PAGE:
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The Gospel of the Childhood of Jesus

The Gospel of the Childhood of Jesus

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Published by glennpease
BY EDWARD MEYRICK GOULBURN, D.D.


ALL THE SCRIPTURE DEALING WITH THE CHILDHOOD OF JESUS IS EXPOUNDED.
BY EDWARD MEYRICK GOULBURN, D.D.


ALL THE SCRIPTURE DEALING WITH THE CHILDHOOD OF JESUS IS EXPOUNDED.

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Published by: glennpease on Oct 18, 2013
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10/20/2013

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THE GOSPEL OF THE CHILDHOOD OF JESUSBY EDWARD MEYRICK GOULBUR, D.D.Edited by Glenn PeaseCHAPTER I.OUR Blessed Lord, God manifest in theflesh, grew up gradually to man'sestate, like other people. He was first aninfant, unconscious of what was going onaround Him ; then a child, with powers of mind just dawning ; and lastly a boy, beforeHe became a man. ow fix your mind onthis point for a few minutes. Christ mighthave been made fullgrown at once. Onceupon a time there was a man, who was somade ; it was Adam. Adam never was aninfant, or a child, or a boy. Adam was unlikeall his descendants in this, that he never wasdependent upon parents, never had any homeof his childhood to which he could look back.The moment after God created him, he wasfully conscious of what was going on aroundhim ; his powers were quite ripe ; and hebegan to observe, and think, and reason atonce. ow our Blessed Lord is called byS. Paul " the last Adam," "the second man ;"that is to say, Adam was a type or figure of Christ. And one might have expected, there-fore, that our Lord would be what Adam hadbeen, a man sent into the world fullgrown.Infancy, childhood, boyhood, are very hum-bling conditions. Infants cannot think at all ;if they can just take notice of some shiningobject held before their eyes, that is as muchas they can do. Children can understand
 
a few things ; but there are many subjectswhich, because their minds are so weak, can-not possibly be explained to them. Boys andgirls can learn and receive instruction fromothers ; but their judgment is not formed, andit would be a great risk indeed to leave amatter of any importance to their decision.And so one might have imagined that, whenthe Son of God, who had lain in the bosom of the Father from all eternity, condescended tocome into the world and to be made in thelikeness of men, He would not become first aninfant, then a child, then a boy, but wouldappear as a man at once. Whereas, on thecontrary, we are expressly told that the ChildJesus " grew, and waxed strong in spirit, filledwith wisdom," and again that " Jesus " (as tohis human soul) "increased in wisdom," aswell as in " stature."Let us reverently seek to understand whythis was so.Firstly ; our Blessed Lord's condescensionis infinite ; and therefore in coming into theworld. He desired to stoop as low as everHe could stoop, in order to set us themore striking example of lowliness of mind.Therefore He preferred, for His entrance intothe world, the condition of an unconsciousbabe, and of a little child dependent upon itsparents, to that of a full grown and indepen-dent man. It was the same when He went outof the world. He might have died the deathof one of the world's heroes, a gallant death,which men admire, or at least He might havedied in a private chamber, amid the sighs andtears of those who loved and adored Him ;but this would not have been going low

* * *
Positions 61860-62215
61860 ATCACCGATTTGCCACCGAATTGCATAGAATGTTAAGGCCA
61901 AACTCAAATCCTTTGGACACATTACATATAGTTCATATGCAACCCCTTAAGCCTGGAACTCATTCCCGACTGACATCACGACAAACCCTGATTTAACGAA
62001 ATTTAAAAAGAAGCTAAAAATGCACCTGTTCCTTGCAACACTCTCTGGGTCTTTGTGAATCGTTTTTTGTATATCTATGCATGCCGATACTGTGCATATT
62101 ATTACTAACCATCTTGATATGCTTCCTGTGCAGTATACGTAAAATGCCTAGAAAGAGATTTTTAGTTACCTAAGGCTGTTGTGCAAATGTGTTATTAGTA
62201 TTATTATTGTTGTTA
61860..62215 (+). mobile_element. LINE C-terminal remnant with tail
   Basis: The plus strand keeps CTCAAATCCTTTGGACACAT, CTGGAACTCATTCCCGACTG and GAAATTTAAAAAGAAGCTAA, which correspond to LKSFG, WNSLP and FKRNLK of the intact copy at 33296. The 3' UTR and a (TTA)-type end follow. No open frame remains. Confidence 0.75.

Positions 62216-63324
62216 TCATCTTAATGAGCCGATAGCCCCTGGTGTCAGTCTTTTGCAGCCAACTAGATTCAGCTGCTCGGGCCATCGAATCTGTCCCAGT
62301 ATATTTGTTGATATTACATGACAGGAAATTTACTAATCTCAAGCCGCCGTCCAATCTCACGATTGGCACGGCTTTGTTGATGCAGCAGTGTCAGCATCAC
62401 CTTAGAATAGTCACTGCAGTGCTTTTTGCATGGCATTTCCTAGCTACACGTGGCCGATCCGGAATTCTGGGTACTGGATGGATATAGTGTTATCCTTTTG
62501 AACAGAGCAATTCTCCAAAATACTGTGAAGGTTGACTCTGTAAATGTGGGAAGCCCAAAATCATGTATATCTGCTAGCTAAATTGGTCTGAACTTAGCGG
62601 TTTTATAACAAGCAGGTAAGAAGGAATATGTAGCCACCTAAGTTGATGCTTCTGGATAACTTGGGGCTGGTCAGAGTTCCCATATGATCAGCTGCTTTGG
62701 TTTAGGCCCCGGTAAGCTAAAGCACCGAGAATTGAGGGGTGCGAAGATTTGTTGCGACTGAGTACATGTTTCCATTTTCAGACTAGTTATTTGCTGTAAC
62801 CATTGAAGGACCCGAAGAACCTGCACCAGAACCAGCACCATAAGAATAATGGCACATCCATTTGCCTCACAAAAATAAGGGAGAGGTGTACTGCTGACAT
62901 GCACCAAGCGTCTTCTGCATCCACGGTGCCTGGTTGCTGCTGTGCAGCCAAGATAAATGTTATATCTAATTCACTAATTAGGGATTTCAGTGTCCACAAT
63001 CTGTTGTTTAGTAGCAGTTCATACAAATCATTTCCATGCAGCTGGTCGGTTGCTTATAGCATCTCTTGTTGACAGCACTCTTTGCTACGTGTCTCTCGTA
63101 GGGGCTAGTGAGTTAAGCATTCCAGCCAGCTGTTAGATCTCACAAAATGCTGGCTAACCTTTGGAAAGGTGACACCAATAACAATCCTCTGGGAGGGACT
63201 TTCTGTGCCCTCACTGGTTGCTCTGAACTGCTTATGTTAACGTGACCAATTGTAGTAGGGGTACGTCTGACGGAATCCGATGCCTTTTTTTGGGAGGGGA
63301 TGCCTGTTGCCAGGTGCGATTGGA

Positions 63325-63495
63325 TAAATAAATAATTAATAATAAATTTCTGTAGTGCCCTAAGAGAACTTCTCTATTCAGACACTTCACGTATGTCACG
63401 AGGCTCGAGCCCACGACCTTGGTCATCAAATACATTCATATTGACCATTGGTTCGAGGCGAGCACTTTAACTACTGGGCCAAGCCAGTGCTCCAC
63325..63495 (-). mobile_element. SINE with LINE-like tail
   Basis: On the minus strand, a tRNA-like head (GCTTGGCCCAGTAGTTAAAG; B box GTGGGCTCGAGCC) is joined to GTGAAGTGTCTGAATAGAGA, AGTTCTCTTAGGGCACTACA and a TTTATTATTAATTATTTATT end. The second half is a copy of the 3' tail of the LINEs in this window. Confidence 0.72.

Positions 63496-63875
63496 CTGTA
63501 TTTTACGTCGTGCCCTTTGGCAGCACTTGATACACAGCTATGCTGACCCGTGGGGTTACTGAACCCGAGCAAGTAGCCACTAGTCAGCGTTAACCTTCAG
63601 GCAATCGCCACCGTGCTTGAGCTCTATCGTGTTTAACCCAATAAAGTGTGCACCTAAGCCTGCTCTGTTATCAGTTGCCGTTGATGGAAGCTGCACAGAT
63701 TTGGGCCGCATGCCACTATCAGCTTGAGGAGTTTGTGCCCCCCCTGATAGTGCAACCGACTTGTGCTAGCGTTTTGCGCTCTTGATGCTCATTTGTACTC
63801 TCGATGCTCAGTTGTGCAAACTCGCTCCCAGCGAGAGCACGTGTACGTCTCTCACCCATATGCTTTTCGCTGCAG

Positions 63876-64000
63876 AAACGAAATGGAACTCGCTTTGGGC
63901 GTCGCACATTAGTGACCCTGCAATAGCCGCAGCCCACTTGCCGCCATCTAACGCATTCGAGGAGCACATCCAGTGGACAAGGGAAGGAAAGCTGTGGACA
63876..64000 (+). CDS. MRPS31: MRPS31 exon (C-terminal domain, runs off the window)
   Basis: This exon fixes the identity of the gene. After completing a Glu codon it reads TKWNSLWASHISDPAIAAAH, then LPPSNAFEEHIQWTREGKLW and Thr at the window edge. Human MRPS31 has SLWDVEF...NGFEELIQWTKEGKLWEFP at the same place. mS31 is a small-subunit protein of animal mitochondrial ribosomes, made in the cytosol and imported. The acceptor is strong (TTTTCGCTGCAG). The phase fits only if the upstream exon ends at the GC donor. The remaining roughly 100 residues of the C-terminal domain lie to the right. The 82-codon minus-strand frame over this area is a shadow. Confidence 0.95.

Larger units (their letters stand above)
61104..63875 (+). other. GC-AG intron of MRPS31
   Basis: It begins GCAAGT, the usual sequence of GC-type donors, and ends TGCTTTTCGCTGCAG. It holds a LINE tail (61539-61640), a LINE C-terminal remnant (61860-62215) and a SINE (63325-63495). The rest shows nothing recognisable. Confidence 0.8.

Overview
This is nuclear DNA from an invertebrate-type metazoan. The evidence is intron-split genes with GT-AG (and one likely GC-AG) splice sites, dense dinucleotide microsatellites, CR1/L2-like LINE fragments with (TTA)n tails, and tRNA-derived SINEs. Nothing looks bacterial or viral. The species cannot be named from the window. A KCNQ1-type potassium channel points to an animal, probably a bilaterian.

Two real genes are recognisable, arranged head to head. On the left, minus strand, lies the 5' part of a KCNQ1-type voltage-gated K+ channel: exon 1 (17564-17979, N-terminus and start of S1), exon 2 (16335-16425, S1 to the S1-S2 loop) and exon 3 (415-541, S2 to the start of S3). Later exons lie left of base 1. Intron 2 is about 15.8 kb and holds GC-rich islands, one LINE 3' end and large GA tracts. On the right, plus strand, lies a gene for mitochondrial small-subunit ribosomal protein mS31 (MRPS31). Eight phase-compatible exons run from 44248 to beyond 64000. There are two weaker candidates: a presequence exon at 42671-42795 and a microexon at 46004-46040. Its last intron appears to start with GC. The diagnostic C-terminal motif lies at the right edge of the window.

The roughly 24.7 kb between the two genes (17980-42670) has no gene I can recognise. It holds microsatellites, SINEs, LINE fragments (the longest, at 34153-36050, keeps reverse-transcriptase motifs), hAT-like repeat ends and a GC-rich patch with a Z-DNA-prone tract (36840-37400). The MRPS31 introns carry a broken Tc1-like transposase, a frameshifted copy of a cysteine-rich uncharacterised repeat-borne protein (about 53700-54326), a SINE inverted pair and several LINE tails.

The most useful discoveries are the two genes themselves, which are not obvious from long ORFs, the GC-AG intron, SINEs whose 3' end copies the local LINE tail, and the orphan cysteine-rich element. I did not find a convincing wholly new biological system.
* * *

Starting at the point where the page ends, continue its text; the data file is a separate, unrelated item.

enough for Him ; because the infinitely greatOne is also infinitely humble. " I am meek,"says He, " and lowly of heart." And He gaveproof of it, by coming into the world as a babe,and going out of it as a criminal. His deathwas by a public execution — a scene whichusually draws together the lowest rabble ; andamong the last sounds which greeted His earwere jeers and revilings. So His course endedas it had begun — in the lowliness of an in-conceivable condescension.Secondly; our Lord, out of His infinite com-passion for us, earnestly desired to sympathisewith men in all their trials, and in every con-dition in which they can be placed, in orderthat He might bless and comfort them by HisOf the Holy Child Jesus.sympathy. o one class of people was to beable to say, " The Lord Jesus never knew whatour trials were." And therefore it would nothave answered His purpose to come into theworld in a peculiar way, as Adam did, orto go out of it in a peculiar way, as Enochand Elijah did. o, He would come intoit by the usual gate — infancy, and go outalso by the usual gate — death. So that thesmallest child, the youngest boy, cannot say," The Son of God is so great that He can-not enter into my feelings, or stoop to helpme in my little troubles." And the manor woman who is laid upon a very sufferingdeath-bed, cannot say, " The blessed Jesus,who is now exalted to God's right hand, far

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